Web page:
My contrarian nature has been resisting confirming the new conventional wisdom that November will bring very large Republican gains in U.S. house, U.S. senate, gubernatorial and state legislative races across the nation. Of course, I was among the earliest to forecast the GOP trend, when it was not so conventional, but now that it is, I have been wary.
Now I have a new contrarian view which I will state here, and then over the next seven weeks describe in detail, race by race (I will leave the detail, precinct by precinct, to my friend, Michael Barone who can do that as no one else in America can.). [NOTE: I do not mean to imply that he agrees with me on my prediction.]
A caveat (there is always at least one caveat in this business): While there is no longer anything President Obama and his Democratic leadership colleagues can do to salvage their impending defeat by perhaps historic dimensions, there are always unexpected historical events, domestic or international, which can appear at the last minute, and change public attitudes in the short term.
Lacking one of those traumatic events, the defeat of the Democrats is inevitable. Conventional wisdom now has it that GOP gains will be substantial, possibly leading to taking narrow control of the house of representatives. After alternating between bravado and caution, I now see that the voters are in such an aroused and negative mood that they are going to deliver an historic rebuke to Mr. Obama, his radical agenda, and his Democratic accomplices.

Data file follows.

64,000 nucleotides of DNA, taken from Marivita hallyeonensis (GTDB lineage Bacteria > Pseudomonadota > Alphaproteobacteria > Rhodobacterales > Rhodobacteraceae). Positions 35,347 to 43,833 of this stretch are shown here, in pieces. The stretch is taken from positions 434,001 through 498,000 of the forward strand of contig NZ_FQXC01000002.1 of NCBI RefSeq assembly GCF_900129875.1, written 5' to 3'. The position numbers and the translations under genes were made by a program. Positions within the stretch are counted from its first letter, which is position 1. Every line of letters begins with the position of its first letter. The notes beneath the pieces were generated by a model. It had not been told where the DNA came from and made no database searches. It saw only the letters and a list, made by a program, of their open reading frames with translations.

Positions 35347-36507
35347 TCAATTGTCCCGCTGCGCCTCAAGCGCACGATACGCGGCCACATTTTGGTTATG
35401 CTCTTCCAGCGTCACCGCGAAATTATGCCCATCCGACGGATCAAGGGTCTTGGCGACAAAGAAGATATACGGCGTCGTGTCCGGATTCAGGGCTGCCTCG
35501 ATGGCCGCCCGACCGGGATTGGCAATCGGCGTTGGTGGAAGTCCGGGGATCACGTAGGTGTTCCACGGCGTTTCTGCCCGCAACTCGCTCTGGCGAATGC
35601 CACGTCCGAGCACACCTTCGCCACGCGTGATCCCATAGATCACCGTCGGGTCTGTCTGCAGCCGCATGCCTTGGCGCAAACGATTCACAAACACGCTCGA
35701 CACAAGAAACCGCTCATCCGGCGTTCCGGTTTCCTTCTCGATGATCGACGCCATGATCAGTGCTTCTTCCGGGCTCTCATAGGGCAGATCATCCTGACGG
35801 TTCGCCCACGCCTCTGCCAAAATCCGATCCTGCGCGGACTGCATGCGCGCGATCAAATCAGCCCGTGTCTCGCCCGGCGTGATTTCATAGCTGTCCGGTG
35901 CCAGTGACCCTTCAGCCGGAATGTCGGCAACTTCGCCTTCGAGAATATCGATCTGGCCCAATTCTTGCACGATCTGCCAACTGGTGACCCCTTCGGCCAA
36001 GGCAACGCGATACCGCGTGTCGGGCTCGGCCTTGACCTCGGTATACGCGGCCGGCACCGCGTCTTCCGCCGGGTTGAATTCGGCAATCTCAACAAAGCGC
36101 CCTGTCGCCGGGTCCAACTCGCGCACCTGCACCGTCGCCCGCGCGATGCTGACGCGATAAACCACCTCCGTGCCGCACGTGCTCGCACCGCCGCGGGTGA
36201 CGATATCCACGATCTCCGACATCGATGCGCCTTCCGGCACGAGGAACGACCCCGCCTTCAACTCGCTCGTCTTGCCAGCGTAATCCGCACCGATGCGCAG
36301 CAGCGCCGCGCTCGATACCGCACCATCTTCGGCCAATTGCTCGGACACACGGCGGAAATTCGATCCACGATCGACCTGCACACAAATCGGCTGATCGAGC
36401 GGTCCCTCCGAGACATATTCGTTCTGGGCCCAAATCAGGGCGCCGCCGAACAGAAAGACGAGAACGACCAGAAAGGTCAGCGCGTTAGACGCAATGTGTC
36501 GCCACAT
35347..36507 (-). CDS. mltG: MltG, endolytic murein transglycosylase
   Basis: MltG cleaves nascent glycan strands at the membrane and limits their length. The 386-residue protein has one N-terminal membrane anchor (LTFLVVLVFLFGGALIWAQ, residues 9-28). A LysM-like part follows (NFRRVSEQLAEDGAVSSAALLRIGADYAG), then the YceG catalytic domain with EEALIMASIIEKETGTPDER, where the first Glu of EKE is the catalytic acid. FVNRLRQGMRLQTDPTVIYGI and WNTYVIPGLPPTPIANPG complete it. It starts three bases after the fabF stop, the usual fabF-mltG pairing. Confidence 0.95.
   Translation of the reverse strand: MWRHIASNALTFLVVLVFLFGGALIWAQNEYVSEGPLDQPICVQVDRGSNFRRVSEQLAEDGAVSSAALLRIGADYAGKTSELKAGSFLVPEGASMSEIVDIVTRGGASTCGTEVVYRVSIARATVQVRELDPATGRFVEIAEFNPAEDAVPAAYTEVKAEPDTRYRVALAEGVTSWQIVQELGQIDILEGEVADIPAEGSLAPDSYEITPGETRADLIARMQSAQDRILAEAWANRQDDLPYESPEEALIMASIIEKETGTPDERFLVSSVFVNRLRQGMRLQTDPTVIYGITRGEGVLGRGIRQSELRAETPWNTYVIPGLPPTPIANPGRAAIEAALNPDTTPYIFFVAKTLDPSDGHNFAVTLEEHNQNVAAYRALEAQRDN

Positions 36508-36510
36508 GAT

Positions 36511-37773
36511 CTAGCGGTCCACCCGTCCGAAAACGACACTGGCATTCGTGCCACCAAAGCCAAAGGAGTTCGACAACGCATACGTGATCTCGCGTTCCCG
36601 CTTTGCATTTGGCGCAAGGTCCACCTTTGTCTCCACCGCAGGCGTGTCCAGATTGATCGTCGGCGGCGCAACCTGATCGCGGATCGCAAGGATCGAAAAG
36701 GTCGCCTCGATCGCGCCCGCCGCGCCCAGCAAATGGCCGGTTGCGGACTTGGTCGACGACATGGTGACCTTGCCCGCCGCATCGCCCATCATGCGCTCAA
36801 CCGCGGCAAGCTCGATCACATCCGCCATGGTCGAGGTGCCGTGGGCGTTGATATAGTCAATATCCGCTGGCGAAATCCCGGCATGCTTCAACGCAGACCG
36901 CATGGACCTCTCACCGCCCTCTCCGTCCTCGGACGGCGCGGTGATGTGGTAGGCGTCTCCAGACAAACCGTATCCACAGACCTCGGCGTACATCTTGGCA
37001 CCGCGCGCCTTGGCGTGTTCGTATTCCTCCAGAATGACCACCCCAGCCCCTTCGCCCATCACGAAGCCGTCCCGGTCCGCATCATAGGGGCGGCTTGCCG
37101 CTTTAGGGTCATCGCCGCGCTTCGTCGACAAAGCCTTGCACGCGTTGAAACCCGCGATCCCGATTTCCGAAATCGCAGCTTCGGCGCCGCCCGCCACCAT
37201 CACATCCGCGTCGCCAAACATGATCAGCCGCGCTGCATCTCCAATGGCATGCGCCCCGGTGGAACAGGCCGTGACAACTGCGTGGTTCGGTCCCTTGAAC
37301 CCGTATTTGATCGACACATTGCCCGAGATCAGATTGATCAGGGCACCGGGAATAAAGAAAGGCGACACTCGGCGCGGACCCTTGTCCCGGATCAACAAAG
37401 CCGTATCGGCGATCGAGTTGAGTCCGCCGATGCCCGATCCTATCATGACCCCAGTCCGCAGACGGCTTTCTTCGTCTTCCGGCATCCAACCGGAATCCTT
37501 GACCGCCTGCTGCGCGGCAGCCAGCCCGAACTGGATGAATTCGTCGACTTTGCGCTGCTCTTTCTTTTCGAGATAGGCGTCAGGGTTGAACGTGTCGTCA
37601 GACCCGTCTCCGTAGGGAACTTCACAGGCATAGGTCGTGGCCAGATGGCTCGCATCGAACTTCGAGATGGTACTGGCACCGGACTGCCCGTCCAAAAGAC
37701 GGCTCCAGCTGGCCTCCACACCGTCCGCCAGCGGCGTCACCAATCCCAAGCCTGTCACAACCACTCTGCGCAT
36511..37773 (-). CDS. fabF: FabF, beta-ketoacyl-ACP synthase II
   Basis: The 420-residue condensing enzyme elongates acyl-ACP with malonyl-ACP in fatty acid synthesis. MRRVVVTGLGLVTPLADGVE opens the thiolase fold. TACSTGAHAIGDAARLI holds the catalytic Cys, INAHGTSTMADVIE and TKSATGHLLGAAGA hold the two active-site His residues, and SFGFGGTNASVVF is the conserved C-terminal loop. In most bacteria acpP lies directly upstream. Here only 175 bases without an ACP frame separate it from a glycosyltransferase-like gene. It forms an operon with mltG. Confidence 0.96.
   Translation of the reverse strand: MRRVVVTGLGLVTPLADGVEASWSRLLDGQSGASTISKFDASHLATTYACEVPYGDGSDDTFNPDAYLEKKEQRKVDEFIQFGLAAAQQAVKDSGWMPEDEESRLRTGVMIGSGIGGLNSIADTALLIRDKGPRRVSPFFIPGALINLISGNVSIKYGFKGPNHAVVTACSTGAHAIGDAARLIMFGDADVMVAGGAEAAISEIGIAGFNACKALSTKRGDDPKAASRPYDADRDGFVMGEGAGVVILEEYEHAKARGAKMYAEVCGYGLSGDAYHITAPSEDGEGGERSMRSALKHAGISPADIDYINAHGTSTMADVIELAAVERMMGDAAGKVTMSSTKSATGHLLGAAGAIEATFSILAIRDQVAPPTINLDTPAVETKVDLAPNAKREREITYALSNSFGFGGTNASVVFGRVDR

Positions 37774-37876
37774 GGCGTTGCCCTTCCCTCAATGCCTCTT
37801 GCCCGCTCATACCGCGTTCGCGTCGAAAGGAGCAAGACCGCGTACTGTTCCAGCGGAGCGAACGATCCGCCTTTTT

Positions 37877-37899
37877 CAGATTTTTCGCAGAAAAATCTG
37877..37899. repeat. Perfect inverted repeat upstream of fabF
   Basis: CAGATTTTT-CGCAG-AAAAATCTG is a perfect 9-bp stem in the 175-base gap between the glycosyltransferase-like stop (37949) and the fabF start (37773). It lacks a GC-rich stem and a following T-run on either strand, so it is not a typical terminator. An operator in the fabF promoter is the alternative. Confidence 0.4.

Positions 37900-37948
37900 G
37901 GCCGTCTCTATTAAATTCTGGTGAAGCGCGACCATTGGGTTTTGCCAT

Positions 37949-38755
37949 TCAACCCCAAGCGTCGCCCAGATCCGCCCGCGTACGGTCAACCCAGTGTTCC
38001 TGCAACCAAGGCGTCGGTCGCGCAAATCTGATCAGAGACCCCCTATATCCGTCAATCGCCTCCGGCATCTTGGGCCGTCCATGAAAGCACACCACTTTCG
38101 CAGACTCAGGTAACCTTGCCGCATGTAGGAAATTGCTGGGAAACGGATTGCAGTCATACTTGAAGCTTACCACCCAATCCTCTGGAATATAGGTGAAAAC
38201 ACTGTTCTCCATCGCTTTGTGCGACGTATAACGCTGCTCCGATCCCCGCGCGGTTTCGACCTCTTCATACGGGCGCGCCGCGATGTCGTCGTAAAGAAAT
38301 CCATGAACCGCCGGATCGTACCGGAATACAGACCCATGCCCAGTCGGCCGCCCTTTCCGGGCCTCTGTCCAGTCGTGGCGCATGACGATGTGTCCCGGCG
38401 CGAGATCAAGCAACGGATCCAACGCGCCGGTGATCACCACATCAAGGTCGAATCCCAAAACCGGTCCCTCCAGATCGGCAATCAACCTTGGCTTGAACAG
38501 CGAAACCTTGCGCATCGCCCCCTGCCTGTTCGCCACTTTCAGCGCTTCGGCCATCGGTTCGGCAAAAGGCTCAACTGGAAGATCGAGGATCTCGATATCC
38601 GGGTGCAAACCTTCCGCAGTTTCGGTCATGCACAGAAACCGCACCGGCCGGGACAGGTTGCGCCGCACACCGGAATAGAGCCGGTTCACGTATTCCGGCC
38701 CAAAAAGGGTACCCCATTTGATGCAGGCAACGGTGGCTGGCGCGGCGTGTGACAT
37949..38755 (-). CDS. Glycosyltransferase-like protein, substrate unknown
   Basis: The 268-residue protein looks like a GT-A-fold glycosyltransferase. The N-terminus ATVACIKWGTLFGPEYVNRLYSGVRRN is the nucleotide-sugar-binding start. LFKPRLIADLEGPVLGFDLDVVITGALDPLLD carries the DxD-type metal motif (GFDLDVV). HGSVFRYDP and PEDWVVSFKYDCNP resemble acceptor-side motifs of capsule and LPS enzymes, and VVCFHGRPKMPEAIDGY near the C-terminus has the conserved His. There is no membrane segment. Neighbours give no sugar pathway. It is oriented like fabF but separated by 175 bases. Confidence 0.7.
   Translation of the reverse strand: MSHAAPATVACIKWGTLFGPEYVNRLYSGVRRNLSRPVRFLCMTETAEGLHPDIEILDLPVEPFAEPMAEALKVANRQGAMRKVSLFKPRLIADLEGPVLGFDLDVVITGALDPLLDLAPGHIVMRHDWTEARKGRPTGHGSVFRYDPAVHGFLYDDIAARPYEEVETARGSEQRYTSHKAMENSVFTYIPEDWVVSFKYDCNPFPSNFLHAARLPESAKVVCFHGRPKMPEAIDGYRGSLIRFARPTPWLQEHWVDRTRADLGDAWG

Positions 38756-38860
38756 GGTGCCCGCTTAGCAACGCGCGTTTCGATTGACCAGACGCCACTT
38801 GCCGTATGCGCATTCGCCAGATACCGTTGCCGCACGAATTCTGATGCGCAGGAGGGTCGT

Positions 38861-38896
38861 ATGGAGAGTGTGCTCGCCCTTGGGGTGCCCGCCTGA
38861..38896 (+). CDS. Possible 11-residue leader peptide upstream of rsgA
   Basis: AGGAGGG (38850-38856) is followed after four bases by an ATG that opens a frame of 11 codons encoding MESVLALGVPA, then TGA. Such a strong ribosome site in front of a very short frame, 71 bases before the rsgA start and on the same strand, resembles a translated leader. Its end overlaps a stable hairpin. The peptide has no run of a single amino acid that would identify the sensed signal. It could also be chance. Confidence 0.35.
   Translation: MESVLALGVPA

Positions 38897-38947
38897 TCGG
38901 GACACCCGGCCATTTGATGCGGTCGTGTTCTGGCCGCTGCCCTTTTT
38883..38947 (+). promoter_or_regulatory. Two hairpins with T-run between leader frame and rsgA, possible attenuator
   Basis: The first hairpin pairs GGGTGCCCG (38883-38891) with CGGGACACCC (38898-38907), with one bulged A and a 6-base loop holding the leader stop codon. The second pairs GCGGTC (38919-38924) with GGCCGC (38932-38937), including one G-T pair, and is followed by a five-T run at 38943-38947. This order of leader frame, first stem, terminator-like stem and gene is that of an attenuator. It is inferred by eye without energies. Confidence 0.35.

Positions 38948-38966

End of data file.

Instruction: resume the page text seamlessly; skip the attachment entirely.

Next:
This means that virtually all of the still close house and senate seats will be turned over to the Republicans. It also means that several house and some of the remaining up-for-election-this-year senate seats considered “safe” for the Democrats will be lost. Republicans will win even more governorships and take control of more state legislatures than even now predicted. It is slated to be the most historic political reversal in modern American history.
All fingers point to Barack Obama as the prime cause for such an outcome. (Sorry, Mr. President, but the buck DOES stop with you.)
This is just my opinion, at this point, and I could be wrong. I have a track record I’m very proud of in these matters, but I hasten to point out that past performance in political prognostication, as in stock market forecasts, is often illusory when making predictions about events which have not yet taken place.
So watch this space over the coming weeks for examples of the political movement I now see in full flower. Please stay tuned in.